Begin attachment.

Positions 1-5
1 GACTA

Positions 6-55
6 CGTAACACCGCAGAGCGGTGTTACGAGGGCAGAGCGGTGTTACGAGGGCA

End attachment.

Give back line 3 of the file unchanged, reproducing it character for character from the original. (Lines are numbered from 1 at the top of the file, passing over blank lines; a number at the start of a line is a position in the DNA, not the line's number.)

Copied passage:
Positions 6-55